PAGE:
As news of this reprehensible practice spread, several states and the Federal Bureau of Prisons took the drastic step of banning research on prisoners altogether, citing concerns of “exploitation, secrecy, danger and the impossibility of obtaining informed consent.” Some state laws have very broad definitions of research and may prohibit any “health-related experimental procedure.” It’s unclear if lethal injection could be successfully challenged using this precedent, but legal groups are certainly considering it.
Another option, which may be gaining traction, was proposed in a column for USA Today by Joel Zivot, an assistant professor of anesthesiology and surgery at Emory. He called for a moratorium on the use of all anesthetic agents for lethal injection. While that stance wasn’t particularly controversial, the line that followed was: “If the state is inclined to execute, it might be the time again to take up hanging, the electric chair, or the bullet.” At first blush I thought he was being facetious, but after speaking with him, I think he may be on to something.
Firing squads have traditionally consisted of five volunteer marksmen, four of whom receive rifles with live rounds while a fifth rifle contains a blank so no single member can know that he shot a fatal bullet. The marksmen are hidden from both the inmate, who is blindfolded and strapped to a chair, and from the witnesses. Using a stethoscope, a state official—in Utah it was a physician—finds the precise location of the prisoner’s heart and places a bull’s-eye over it. After a signal from the warden, the marksmen shoot.
Whether this is the least painful option is hard to say. In one of the few documented experiments associated with shooting, a man in Utah allowed doctors to conduct an EKG during his execution. The EKG showed that the heart was beating nearly three times its normal rate before shots were fired, and when the bullets entered his heart, it went into a four-second spasm, followed by a 15-second interval of uniform electrical activity that included a second spasm. Complete electrical silence followed.
A compelling case can be made that based on efficacy, diffusion of responsibility, and inexpensiveness, death by firing squad is a better option. (Or perhaps the guillotine.) Some organs would remain intact for donation, and although it might appear grisly, it’s quick, and it is the only method of execution for which we already train people. Interestingly, in states that have offered both shooting and hanging—which also fulfills many of the above criteria—inmates usually opt for the firing squad. One could argue that if properly done, lethal injection would be more humane than either of these methods, but we can no longer expect that it will be properly done.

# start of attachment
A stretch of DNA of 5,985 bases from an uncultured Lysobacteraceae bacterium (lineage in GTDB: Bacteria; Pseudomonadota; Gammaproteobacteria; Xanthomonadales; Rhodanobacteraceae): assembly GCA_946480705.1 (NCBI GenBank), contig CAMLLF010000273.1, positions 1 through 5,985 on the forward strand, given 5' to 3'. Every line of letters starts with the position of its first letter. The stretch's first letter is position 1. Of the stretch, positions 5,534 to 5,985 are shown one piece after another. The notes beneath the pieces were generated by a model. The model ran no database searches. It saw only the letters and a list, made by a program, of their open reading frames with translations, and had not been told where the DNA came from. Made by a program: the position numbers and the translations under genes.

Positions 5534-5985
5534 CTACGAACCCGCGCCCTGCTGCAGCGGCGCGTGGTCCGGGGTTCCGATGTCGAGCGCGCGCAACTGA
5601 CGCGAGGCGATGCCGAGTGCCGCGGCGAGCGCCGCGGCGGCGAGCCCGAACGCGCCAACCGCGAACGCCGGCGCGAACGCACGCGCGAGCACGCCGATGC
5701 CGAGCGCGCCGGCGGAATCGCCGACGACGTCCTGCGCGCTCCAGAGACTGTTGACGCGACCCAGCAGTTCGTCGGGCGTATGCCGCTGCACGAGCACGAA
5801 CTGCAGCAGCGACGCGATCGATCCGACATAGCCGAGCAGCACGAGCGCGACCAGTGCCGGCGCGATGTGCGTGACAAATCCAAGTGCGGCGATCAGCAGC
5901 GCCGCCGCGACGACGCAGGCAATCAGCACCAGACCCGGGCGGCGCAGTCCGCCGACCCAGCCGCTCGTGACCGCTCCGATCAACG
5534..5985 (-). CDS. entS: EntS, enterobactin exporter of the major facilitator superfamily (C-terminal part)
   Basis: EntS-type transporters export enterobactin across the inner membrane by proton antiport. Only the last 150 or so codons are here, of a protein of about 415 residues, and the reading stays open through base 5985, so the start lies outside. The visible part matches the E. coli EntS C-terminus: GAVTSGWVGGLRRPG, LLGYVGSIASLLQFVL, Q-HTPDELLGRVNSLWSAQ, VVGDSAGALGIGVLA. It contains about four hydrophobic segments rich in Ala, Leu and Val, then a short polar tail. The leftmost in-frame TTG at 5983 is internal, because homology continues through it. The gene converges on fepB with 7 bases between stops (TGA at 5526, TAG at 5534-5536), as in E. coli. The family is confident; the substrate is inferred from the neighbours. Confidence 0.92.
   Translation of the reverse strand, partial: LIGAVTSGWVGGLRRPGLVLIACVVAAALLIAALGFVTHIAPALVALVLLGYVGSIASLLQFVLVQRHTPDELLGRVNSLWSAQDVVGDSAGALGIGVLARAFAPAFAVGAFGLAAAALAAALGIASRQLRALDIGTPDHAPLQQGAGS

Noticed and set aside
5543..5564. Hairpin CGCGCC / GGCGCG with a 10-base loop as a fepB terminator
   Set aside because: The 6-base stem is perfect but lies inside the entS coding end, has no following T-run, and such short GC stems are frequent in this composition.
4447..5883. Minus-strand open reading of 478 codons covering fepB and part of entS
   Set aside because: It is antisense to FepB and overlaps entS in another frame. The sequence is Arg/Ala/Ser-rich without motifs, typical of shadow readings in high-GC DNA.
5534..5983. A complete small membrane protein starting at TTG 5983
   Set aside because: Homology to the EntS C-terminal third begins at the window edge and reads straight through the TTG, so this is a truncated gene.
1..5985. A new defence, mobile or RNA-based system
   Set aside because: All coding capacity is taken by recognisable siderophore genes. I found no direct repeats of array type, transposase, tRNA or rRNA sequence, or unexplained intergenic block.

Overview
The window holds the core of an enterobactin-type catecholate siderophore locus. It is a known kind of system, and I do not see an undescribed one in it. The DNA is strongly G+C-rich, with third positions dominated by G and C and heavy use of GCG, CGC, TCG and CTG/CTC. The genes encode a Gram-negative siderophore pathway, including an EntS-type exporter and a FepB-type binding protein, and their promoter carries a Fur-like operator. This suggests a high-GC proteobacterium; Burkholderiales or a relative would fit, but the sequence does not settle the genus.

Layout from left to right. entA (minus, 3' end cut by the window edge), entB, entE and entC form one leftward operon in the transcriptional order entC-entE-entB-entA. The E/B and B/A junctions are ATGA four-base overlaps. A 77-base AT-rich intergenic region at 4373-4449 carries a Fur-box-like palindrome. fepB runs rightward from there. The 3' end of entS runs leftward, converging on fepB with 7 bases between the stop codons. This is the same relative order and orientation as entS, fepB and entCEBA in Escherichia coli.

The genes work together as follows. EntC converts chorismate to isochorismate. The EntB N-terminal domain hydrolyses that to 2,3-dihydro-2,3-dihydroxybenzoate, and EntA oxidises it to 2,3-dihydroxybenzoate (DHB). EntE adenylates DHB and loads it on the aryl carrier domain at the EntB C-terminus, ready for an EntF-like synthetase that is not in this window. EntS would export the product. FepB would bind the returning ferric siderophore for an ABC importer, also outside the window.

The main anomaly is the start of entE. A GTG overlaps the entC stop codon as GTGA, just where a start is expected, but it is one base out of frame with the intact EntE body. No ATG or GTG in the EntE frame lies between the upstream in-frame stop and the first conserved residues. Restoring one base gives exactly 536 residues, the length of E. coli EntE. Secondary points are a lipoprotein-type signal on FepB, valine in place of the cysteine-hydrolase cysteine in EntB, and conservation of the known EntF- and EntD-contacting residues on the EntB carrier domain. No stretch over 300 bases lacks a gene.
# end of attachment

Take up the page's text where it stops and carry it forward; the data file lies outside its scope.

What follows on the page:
At some point during our conversations, most of the experts I spoke with invoked the oft-quoted saying that you can judge a society by the way it treats its most vulnerable, which includes convicted murders. So does that mean we should let physicians help carry out capital punishment? As a doctor, I believe the answer is no. We’re members of a profession that’s committed to preserving life when there is hope of doing so. What’s taking place across the United States, shrouded in secrecy, is not medicine. The use of a physician’s clinical acumen for purposes other than promoting an individual’s health and welfare will ultimately erode public confidence in our profession, and the American Medical Association should not waver on its stance: Physician participation in lethal injection is a violation of the fundamental duty to do no harm.
If you disagree with me, if you believe that capital punishment is a fact of American life and more harm is being done because doctors are withholding expertise, it’s important to know that in 2010, the American Board of Anesthesiology voted to revoke the certification of anesthesiologists who participate in executing a prisoner by lethal injection. Facilitating capital punishment would effectively ruin the career of any physician who openly attempted to do so. So it appears we’re at an impasse, a sad place in our country’s history where law enforcement officials joke about trading lethal injection drugs for football tickets and dump leftover chemicals into the bodies of executed prisoners, and where death by firing squad can reasonably be considered an improvement on the status quo.
Arguments for and against physician participation in lethal injection often get conflated with arguments about the broader question of the morality of the death penalty, but that’s not what this is about. I am against capital punishment, but I understand that it’s not going away anytime soon and we must figure out a way to minimize suffering as long as it continues. Because of the breathtaking incompetence of state governments and prison systems, we can no longer rely on lethal injection as a means of execution. Until the American Board of Anesthesiology and the American Medical Association collectively reverse their position banning physician involvement—and there’s no indication they will (or should)—we must seriously consider a return to the firing squad.